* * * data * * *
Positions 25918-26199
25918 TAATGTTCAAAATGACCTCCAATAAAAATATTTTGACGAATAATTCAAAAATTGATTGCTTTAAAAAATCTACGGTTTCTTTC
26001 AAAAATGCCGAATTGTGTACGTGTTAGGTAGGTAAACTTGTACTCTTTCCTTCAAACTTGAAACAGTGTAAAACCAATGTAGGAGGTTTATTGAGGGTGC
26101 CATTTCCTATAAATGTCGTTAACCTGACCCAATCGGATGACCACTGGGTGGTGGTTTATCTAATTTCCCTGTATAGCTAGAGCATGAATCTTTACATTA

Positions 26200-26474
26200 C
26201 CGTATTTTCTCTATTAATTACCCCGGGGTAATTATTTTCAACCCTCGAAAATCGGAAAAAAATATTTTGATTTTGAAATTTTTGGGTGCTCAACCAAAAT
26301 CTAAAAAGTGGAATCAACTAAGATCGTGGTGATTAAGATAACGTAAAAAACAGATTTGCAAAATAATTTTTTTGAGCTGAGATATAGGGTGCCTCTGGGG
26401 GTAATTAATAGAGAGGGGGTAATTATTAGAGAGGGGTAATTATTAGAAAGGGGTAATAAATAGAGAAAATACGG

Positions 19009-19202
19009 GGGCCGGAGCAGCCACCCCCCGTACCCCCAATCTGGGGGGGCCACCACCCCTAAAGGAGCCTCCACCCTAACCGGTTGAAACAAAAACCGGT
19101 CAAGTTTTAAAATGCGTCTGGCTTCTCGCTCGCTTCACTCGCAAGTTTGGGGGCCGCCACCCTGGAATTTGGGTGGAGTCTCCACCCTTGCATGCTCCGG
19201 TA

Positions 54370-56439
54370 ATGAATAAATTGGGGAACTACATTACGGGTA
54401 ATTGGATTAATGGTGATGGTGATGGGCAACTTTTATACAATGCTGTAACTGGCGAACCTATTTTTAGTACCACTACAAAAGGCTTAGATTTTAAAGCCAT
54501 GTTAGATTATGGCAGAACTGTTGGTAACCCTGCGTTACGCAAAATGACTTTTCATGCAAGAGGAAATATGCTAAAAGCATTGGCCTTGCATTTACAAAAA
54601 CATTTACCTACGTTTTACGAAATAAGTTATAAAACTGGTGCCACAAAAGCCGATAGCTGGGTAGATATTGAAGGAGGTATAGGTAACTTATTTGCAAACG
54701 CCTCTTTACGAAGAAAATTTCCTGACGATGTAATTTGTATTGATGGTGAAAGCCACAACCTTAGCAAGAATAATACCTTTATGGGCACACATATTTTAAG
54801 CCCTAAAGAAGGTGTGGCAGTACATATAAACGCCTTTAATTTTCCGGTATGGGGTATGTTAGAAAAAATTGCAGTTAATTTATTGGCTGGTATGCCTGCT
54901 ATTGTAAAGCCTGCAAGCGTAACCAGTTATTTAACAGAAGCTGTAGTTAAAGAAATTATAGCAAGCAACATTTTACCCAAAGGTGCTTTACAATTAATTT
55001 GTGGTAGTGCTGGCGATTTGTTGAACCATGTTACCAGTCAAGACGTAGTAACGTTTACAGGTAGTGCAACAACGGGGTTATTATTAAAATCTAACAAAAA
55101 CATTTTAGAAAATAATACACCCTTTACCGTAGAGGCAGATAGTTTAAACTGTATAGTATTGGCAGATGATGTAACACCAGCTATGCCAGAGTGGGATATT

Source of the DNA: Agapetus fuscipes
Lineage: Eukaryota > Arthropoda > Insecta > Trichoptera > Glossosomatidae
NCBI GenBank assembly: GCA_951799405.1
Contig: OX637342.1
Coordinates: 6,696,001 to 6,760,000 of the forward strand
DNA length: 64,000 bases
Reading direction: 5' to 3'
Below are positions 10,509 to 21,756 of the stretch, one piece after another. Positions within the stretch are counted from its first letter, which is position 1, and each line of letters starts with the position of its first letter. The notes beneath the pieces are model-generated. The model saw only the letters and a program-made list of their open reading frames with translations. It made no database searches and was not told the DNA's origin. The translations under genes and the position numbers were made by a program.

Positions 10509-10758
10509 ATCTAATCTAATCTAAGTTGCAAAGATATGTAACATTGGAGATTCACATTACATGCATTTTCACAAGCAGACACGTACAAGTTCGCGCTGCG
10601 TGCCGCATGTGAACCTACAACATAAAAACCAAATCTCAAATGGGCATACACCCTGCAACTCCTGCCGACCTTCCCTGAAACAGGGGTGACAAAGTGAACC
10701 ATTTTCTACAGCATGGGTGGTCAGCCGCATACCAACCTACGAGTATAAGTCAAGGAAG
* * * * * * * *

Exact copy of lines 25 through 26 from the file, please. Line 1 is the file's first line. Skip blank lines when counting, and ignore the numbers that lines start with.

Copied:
Lineage: Eukaryota > Arthropoda > Insecta > Trichoptera > Glossosomatidae
NCBI GenBank assembly: GCA_951799405.1